No-deal Brexit guidance: Civil and commercial co-operation
The Law Society has published guidance for solicitors that highlights the changes in civil and commercial co-operation that will occur should the UK leave the EU without having reached an agreement with the EU.
In this scenario, the EU and UK will have failed to sign a withdrawal agreement (governing the terms of the UK’s departure from the EU) and an agreement governing the future relationship between the two parties.
The UK will immediately leave the EU’s institutional structures without a transition period. In many areas, cooperation between the UK and EU will cease, and the applicable legal regime in many practice areas will change.
In this article we consider the loss of several civil judicial co-operation mechanisms such as Brussels I Regulation, the Lugano Convention, Insolvency Regulation and other civil co-operation mechanisms including the Motor Insurance Directive.
Key points to consider in relation to civil justice:
- National law rules will apply to this area of the law in the UK and in EU/EEA member states (unless otherwise stated below), as all reciprocal elements of EU law will cease to have effect. In the UK, they will be repealed by the UK government.
- In some cases, bilateral treaties and conventions pre-dating EU member state may exist between the UK and EU member states. To ascertain whether this is the case, you may need to consult the national law of the state concerned. You may need to contact a local lawyer in that country
- Where the parties have an exclusive choice of court agreement, the UK will accede to the 2005 Hague Convention; the UK has lodged its instrument of accession, Hague 2005 will enter into force as soon as possible after exit and it will apply to choice of court agreements concluded on or after the entry into force. This will be applied between the UK and EU/EEA states, and other states parties to that Convention.2 UK Courts will continue to apply Hague 2005 to all agreements concluded between the original entry in force of the Convention in 2015 and the entry in force of the Convention when the UK joins as an independent Contracting State; it is not clear if the same approach will be followed by other EU and EEA members.
- In addition, in relation to Service of Documents and Taking of Evidence, the Hague Conventions will continue to apply
- In the event of a no-deal Brexit, EU rules governing the enforceability of UK judgments in EU will cease to have effect after the withdrawal date. This will apply to all UK judgments that have not been enforced before that date. However, the UK has indicated that it will continue to enforce judgments given in other EU/EEA states where the proceedings were initiated before that date: this includes court settlements and registered authentic instruments .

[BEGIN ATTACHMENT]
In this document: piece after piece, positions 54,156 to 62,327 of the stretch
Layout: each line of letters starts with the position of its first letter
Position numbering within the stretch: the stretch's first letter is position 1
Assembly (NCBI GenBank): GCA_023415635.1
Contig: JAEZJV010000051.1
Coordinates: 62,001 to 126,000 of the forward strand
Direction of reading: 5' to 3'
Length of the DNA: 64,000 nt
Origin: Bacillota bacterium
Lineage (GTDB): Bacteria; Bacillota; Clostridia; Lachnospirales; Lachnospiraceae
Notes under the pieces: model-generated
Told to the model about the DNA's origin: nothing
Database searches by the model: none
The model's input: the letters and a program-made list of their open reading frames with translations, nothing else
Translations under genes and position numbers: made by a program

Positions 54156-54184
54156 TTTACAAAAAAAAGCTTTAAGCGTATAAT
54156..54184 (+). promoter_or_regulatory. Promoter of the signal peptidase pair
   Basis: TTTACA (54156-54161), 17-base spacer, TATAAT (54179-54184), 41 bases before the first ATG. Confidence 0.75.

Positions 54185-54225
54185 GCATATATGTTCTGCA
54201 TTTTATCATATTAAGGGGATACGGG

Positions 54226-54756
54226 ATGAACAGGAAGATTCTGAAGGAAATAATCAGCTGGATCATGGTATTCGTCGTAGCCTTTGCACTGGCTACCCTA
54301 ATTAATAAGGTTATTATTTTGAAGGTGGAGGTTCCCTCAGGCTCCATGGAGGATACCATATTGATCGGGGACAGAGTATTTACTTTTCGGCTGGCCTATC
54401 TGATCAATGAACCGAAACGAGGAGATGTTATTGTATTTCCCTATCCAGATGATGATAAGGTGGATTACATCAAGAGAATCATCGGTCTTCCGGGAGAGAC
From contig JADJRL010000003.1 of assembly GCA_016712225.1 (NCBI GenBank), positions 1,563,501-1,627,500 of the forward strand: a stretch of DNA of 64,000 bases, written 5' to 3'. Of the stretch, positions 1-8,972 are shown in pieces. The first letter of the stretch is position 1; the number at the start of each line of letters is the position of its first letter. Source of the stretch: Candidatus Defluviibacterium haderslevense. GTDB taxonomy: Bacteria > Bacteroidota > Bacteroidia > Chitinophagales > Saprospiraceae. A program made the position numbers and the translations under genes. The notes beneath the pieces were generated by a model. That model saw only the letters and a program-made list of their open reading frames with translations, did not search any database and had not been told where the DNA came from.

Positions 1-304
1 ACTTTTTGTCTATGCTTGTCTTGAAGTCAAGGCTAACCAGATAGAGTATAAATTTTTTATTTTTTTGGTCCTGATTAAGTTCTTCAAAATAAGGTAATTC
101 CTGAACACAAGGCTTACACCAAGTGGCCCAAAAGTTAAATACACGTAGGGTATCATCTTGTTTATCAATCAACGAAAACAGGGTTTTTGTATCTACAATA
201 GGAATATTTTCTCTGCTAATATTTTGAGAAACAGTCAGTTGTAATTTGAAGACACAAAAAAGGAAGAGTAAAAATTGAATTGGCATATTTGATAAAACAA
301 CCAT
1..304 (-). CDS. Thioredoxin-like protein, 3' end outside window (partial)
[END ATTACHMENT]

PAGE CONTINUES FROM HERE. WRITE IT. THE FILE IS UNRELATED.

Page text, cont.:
- The Brussels I Regulation will no longer apply between the UK and EU27. England and Wales will fall back on pre-existing common law rules for the recognition and enforcement of foreign judgments. Judgments from EU member states will be treated in the same way as those coming from third countries where there is no agreement in place between the UK and the country in question on the recognition and enforcement of judgments.
- The government will adopt the 2005 Hague Convention on Choice-of-Court Agreements in the event of a no deal Brexit. This is applied in all EU countries except Denmark, and some non-EU states (e.g. Singapore, Mexico). This Convention, unlike the Brussels regime, only provides for the recognition and enforcement of judgments where the parties have concluded an exclusive choice-of-court agreements. As an example, many banking contracts contain asymmetric clauses and as such are not covered under the 2005 Convention.
- Similarly, the national law of each EU/EEA state will determine whether a foreign UK judgment can be recognised and enforced in that jurisdiction. Some EU member states do not have rules allowing for the recognition of judgments from non-EU/EEA states.
- The Insolvency Regulation will no longer be applicable between the UK and EU27 member states. An insolvency officeholder appointed in the UK will have difficulty obtaining recognition in the EU. The only member states that have implemented the UNCITRAL Model Law on Insolvency (other than the UK itself) are Greece, Poland, Romania and Slovenia. Except in those countries, the UK officeholder would have to seek recognition under local law on a case-by-case basis
- Other EU regulations concerning the creation of special instruments in specific fields (e.g. the Motor Insurance Directive) will no longer apply. EU rules protecting the weaker party, for example victims of motor accidents, will no longer apply in the UK.
- The Service Regulation and the Evidence Regulation will no longer apply. In most cases it will be possible to rely on the Hague Service Convention and the Hague Evidence Convention however.